I think people in general don't understand resources are limited and once you change people's incentives they act differently. For example, unemployment insurance strongly encourages people to wait longer to get a job. My friend literally just told me last week "I recently learned I will make more money if I go on unemployment then keep my job." These incentives STRONGLY influence the way people act.When it comes to life and death situations, for example, such as "who gets this incredibly expensive treatment?" this problem is much, much worse. The same people who think "life is priceless and everyone deserves free medical treatment" often are the same people who smoke, are fat, don't work hard so they can afford health insurance, and don't donate any money to the 95%+ of the world less fortunate than them. They believe food somehow isn't a fundamental right to people in America and other countries, or the right to surgery with a cleft lip in other countries (it's $250 for the surgery and it literally changes someone's life), yet in America everyone deserves the right to tens or hundreds of thousands of dollars in treatment if they need it to live.
Quite simply, we can't sustain this. We're not a rich enough nation to provide free and unlimited health care to everyone, and people don't understand this. We also can't change people's incentives and expect them not to act differently. A LOT of the reason people in America get sick is because they smoke, they're fat, they don't move, etc. Do you really think free health care is the one aspect of life where changing people's incentives won't change the way they act? Of course not. People will be less likely to smoke if they know they'll simply die when they get lung cancer and can't afford treatment, and they'll be less likely to be overweight if they know they have to pay more money for health insurance based on their BMI or if they don't have it but have health problems (likely if they're obese) they're out of luck. In non-super rich nations people tend to have a much better grasp of the fact that actions have consequences, and unfortunately, it seems like we're going to have to learn it the hard way once our government gets us in enough debt that people stop feeling confident the government will be able to pay it back.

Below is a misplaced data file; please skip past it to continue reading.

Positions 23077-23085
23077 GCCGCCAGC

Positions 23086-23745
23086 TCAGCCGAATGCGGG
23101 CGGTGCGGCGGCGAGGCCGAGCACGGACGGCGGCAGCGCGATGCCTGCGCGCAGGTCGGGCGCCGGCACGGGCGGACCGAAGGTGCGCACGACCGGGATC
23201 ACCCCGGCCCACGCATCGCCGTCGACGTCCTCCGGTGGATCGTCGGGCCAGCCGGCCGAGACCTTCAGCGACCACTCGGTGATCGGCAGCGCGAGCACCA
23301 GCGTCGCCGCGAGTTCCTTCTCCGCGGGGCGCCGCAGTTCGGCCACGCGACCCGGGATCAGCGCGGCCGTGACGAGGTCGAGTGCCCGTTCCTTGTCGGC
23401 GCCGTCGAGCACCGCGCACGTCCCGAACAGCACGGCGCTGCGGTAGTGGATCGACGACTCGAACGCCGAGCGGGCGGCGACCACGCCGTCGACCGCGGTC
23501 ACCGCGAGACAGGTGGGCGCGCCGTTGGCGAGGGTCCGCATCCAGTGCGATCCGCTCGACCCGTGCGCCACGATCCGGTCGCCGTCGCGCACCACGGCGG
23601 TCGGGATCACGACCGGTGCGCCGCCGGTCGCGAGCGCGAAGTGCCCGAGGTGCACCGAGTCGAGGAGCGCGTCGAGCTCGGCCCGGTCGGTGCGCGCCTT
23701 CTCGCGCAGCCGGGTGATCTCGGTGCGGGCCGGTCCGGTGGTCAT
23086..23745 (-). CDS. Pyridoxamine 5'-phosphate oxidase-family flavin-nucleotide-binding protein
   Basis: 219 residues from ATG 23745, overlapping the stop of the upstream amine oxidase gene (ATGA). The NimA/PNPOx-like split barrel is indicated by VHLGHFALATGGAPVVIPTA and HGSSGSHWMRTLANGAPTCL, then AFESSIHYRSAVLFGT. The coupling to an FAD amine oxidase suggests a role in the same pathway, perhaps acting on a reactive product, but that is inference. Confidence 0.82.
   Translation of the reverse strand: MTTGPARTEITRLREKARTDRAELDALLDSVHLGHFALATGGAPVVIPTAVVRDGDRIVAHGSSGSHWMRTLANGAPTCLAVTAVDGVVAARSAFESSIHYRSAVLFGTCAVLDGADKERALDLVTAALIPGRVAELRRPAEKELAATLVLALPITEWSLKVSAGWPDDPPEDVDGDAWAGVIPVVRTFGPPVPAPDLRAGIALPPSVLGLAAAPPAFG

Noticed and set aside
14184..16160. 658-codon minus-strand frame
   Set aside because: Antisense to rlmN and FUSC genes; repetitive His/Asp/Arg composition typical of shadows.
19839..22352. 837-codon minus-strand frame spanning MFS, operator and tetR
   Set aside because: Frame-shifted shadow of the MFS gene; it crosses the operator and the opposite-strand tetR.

The baby boomer generation is about to get really old soon and feel entitled to free and unlimited health care. This technology is extremely expensive and access to doctors and nurses is extremely expensive, so there is no way to really keep this cost low without destroying the incentives of researchers to develop new technologies. This is going to happen while young people are pissed off they live in a country with a bunch of debt they didn't create as they are getting into MORE debt and can't get jobs. If our government got itself into over a year's GDP in debt after being a huge economic superpower, how can we expect to not go completely broke when this nightmare begins to happen (if it hasn't already) in a couple years? Not to mention reason #3, which I'll get to in a few days...